Business leaders last night called on the Scottish Government to back plans to build Europe’s largest wind farm in the Outer Hebrides.
In an open letter to energy and enterprise minister Jim Mather, the signatories expressed fears that turning down the scheme on Lewis will be detrimental to the economy.
The letter says: “Failure to act will undermine the confidence of would-be investors and threaten the long-term sustainability of fragile rural economies.”
It is signed by Stephen Boyd, assistant secretary of the STUC; Liz Cameron, executive director of the Scottish Chambers of Commerce; Peter Hughes, chief executive of Scottish Engineering; Alan Wilson, chief executive of the Scottish Council for Development and Industry; and Iain McMillan, director of CBI Scotland.
Their letter comes as a special meeting is due to be held today in an attempt stop the scheme being rejected. Western Isles Council has pressed the Scottish Government to approve the scheme, or show how otherwise it will revitalise the islands which are suffering chronic depopulation.
First Minister Alex Salmond has been urged to make an 11th-hour intervention in the decision to reject the £500 million scheme for 181 turbines. The move follows revelations last month that the Scottish Government is “minded to refuse” the wind-farm project on the environmentally sensitive Lewis peatlands, home to rare birds of prey such as golden eagles.
Mr Salmond is also being invited to the islands to hear first-hand how the wind-farm project would benefit and assist in meeting the government’s renewables’ targets.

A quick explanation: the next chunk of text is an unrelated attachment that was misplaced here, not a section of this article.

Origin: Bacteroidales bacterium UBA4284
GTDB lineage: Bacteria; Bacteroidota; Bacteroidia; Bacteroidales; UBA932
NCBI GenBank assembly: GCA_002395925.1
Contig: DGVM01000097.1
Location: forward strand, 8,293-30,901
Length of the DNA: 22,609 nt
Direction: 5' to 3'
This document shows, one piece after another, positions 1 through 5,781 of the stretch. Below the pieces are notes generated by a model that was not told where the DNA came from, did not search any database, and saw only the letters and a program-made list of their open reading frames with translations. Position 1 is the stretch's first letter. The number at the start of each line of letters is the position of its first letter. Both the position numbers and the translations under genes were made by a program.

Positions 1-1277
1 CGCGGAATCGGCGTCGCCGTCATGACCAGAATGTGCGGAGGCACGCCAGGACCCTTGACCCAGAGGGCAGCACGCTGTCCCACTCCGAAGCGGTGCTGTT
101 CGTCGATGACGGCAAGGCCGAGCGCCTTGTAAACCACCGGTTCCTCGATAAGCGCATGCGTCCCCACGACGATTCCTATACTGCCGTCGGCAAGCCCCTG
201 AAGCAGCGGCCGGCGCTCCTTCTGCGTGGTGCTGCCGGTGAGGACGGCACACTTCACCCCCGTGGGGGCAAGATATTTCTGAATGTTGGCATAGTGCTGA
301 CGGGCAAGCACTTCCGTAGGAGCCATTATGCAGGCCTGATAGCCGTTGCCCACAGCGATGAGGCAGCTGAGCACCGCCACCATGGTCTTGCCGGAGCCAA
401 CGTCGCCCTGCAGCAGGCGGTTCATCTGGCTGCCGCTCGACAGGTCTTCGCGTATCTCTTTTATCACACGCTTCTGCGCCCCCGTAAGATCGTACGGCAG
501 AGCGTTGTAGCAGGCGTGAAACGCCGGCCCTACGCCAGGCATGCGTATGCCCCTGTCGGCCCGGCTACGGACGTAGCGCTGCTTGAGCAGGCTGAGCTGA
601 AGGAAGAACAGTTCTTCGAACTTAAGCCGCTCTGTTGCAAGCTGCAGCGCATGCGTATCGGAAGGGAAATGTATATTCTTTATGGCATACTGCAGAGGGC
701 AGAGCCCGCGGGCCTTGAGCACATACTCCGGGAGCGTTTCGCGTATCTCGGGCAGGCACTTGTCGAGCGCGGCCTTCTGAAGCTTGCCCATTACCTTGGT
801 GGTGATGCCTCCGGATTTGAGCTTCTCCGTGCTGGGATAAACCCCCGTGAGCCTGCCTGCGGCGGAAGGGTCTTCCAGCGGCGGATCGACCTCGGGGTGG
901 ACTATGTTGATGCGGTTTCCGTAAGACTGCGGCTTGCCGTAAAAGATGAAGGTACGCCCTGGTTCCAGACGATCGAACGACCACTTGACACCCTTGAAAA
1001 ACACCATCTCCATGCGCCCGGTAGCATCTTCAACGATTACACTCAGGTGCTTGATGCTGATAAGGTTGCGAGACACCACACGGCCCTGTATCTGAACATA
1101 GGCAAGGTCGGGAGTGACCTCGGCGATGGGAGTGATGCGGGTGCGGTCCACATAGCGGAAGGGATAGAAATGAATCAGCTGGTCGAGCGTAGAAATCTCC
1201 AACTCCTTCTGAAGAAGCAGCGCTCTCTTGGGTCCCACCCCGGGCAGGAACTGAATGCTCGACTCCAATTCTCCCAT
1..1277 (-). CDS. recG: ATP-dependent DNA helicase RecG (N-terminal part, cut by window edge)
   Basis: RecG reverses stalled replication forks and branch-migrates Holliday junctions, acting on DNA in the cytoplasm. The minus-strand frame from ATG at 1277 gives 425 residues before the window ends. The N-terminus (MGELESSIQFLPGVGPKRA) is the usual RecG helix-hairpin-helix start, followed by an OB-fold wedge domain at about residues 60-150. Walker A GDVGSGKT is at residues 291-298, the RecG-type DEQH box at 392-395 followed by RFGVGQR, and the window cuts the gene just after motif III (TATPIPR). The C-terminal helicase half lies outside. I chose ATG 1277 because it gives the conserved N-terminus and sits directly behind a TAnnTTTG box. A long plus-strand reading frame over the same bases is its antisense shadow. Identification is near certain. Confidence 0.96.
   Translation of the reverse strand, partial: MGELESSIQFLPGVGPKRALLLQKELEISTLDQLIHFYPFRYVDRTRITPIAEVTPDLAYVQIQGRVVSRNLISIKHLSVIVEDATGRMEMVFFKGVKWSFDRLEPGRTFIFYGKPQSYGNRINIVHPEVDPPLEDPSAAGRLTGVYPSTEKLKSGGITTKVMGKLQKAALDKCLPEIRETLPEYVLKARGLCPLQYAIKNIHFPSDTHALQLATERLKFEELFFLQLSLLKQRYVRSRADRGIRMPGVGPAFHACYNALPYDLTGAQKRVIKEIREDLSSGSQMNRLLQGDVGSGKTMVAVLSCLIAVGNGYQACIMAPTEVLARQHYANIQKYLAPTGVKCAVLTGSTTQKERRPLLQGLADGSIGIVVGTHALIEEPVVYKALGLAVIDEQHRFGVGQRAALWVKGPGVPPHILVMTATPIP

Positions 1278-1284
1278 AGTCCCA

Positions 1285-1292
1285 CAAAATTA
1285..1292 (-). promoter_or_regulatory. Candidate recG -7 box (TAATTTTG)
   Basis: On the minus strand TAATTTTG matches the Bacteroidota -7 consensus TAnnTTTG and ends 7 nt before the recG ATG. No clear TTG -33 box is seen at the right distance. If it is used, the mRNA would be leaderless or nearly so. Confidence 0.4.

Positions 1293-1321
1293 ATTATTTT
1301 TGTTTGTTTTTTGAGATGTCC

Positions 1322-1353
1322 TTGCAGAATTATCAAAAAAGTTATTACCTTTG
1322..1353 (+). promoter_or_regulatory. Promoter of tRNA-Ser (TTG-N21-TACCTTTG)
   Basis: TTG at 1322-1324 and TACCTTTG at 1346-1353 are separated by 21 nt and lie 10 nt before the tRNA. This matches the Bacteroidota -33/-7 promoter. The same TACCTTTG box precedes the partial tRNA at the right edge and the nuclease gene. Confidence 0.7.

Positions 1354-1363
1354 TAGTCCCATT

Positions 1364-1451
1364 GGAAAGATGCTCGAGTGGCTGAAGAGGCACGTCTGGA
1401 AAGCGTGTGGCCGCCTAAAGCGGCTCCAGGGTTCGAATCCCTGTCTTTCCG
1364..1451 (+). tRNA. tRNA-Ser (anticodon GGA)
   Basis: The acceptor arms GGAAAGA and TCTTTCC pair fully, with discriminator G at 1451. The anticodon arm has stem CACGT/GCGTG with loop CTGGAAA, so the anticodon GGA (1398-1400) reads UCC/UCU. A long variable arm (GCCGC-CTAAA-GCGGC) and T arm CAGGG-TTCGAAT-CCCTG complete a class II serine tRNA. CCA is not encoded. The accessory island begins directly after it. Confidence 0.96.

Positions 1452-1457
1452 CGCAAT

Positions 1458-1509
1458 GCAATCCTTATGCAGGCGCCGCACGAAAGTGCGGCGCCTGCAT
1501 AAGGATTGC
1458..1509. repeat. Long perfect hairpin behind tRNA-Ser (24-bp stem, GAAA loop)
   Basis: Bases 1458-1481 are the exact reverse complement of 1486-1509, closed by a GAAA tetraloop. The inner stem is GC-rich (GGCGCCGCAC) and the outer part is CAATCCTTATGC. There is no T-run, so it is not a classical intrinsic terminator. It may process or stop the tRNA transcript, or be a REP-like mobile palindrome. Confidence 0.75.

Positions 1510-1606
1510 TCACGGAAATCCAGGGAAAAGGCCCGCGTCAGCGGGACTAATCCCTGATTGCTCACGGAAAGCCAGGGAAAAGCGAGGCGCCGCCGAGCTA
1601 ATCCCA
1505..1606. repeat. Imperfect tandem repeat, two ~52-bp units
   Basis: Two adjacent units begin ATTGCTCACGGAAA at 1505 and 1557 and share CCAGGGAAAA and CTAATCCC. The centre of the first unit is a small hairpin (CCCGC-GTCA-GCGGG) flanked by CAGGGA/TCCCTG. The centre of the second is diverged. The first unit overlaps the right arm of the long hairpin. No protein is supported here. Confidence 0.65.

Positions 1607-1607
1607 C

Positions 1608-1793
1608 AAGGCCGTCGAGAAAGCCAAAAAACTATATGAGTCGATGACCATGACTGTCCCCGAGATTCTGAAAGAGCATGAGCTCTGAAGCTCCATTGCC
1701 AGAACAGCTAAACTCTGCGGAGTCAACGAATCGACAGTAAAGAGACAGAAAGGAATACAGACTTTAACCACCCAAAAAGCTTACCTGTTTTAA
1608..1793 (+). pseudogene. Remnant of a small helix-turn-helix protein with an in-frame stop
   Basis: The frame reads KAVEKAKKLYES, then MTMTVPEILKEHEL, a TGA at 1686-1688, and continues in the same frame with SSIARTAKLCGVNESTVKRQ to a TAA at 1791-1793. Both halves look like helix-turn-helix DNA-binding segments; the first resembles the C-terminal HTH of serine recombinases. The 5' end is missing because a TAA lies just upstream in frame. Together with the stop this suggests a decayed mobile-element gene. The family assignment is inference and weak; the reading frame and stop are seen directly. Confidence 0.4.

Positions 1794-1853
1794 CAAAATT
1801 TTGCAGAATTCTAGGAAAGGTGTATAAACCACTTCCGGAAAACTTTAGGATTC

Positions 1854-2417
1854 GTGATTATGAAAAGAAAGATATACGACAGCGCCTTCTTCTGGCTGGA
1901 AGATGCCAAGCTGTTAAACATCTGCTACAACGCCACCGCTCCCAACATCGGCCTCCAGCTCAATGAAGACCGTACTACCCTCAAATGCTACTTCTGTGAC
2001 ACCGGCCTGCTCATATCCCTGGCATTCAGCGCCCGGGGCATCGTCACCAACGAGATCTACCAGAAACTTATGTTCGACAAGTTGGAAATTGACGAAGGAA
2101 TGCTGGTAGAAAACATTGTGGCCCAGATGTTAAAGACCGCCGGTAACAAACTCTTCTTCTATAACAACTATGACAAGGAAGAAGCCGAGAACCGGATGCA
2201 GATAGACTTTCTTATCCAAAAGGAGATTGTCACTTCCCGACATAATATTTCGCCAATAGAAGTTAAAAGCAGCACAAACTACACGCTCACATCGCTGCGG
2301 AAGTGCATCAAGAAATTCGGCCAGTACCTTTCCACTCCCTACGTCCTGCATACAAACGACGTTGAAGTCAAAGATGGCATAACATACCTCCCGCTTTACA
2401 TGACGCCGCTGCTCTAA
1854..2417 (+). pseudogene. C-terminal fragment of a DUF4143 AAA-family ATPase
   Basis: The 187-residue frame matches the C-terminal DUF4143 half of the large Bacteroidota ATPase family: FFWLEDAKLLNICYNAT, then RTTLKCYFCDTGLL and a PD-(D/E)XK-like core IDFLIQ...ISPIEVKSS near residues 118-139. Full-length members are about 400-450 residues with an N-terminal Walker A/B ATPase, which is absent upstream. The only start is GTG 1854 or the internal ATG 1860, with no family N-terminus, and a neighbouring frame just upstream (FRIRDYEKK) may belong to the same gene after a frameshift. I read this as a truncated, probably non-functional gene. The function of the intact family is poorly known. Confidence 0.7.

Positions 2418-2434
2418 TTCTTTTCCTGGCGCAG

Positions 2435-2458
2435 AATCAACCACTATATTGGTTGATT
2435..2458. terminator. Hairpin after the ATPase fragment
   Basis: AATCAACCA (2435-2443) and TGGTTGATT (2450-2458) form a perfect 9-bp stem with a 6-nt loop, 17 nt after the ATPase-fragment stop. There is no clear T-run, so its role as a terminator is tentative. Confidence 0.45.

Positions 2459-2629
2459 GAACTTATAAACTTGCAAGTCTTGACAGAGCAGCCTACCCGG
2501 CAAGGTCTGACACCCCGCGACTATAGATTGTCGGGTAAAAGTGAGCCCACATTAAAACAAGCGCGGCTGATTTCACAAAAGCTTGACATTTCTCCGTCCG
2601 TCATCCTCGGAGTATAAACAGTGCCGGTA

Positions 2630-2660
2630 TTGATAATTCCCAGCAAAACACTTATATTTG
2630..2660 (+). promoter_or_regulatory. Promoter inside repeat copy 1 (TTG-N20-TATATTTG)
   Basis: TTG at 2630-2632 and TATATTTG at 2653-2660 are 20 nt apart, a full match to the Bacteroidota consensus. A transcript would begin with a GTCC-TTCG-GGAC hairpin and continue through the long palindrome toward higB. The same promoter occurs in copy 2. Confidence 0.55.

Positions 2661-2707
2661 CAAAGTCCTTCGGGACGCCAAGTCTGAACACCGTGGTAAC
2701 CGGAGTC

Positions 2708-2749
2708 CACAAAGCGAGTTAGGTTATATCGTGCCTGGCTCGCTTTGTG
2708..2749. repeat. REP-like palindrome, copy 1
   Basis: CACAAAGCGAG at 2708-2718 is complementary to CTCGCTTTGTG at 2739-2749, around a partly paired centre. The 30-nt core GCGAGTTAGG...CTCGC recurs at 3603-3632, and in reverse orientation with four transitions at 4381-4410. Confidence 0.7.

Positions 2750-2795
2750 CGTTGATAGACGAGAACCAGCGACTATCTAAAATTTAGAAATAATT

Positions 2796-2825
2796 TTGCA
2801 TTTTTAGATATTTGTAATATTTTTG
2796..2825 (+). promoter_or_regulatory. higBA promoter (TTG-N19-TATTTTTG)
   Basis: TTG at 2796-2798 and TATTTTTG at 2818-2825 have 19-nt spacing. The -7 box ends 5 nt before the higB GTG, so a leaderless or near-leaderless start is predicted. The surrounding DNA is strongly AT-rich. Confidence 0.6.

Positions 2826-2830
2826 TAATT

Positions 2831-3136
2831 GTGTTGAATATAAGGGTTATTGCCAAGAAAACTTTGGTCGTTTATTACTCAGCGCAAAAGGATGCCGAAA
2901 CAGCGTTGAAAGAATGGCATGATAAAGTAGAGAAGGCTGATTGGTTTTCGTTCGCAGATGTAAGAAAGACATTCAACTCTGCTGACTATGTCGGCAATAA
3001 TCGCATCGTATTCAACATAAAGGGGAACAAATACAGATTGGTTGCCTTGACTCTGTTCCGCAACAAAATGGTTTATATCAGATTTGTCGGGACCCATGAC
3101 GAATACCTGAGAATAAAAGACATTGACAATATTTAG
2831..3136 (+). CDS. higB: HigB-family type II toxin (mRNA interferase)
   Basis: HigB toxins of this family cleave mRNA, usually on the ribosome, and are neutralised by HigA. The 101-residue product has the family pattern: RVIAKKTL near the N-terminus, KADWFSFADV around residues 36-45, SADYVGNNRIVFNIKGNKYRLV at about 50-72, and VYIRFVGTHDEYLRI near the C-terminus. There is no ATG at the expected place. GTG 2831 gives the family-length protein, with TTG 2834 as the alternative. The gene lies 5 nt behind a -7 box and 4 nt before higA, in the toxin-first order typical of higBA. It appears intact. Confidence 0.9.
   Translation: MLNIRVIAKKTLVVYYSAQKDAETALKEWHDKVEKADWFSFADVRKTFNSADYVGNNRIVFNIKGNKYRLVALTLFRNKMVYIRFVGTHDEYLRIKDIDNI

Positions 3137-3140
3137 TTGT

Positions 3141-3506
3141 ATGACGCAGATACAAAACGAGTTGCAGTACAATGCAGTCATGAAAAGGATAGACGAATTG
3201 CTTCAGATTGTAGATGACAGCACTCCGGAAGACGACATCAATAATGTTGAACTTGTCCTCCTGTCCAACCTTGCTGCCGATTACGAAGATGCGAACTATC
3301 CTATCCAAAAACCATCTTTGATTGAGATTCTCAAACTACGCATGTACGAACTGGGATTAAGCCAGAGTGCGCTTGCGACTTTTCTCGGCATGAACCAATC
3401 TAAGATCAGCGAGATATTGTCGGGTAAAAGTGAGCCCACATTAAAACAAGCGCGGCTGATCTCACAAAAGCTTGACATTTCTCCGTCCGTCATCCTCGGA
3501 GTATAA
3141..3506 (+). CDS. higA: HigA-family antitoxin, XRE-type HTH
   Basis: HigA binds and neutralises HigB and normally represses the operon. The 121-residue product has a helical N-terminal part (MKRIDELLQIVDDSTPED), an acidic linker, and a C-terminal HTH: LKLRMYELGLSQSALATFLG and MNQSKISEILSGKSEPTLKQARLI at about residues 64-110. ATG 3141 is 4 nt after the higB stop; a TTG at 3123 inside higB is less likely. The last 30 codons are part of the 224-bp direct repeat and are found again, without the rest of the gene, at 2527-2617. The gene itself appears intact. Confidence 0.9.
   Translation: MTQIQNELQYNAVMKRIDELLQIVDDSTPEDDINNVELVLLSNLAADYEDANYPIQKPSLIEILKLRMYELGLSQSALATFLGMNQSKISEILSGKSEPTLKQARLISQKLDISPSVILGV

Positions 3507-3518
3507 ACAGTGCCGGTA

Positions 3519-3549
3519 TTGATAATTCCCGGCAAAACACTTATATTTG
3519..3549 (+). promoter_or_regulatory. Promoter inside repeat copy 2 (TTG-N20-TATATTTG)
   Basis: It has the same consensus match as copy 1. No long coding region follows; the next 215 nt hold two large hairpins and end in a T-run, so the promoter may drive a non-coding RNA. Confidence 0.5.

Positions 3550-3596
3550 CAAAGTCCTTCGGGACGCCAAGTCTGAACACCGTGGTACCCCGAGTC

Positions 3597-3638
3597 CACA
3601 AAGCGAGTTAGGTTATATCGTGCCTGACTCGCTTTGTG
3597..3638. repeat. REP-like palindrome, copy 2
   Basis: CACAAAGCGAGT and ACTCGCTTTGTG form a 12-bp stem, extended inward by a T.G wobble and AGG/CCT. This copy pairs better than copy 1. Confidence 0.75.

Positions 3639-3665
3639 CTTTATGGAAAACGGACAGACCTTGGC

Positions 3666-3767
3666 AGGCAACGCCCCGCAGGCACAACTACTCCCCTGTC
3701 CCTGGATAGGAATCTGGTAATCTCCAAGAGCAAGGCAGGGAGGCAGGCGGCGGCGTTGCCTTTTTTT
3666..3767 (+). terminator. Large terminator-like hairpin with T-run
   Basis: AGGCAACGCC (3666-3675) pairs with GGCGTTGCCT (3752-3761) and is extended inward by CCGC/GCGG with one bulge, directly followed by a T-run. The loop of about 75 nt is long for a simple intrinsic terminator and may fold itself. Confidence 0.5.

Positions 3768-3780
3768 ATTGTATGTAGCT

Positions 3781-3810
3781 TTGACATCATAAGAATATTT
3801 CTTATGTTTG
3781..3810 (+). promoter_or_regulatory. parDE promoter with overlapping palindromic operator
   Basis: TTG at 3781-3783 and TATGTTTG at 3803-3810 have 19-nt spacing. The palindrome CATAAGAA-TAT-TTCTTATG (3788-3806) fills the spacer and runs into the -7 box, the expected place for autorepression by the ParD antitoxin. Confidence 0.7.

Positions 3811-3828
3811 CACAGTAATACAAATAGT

The council’s vice-convener, Angus Campbell, last week met Mr Mather to discuss economic development in the islands. Mr Campbell has claimed the scheme has majority support on the island – despite it receiving about 5,000 objections, including from community councils, various conservation bodies and the islands’ MP, Angus MacNeil, and MSP Alasdair Allan, both Nationalists.
If the development went ahead, there would be 88 miles of road, eight electrical substations, 19 miles of overhead cables, 137 pylons, 18.3 miles of underground cables and five rock quarries. But it could also mean £6 million a year in local-community benefits, multi-million-pound leisure and sporting facilities in peripheral communities, plus at least 300 jobs.
There is speculation Lewis Wind Power will submit a smaller scheme for 60 turbines if the larger one is refused. The final decision rests with the Scottish Government and an official announcement is expected in two to three weeks.
TURBINE ‘THREAT TO RADAR’
CONCERNS about wind turbines interfering with military radar are threatening government plans to boost renewable energy production.
The Ministry of Defence has already opposed at least four wind farms because they make it impossible to detect aircraft.
Air Chief Marshal Sir Jock Stirrup, the Chief of the Defence Staff, insists that radar capability must not be impaired.
The Department for Business, Enterprise and Regulatory Reform , acknowledged there were “issues” over military radar and turbine sites.
An MoD spokesman denied the military would lodge objections to new plans, saying: “All applications are assessed on a site by site basis.”
By Fiona MacLeod
4 February 2008
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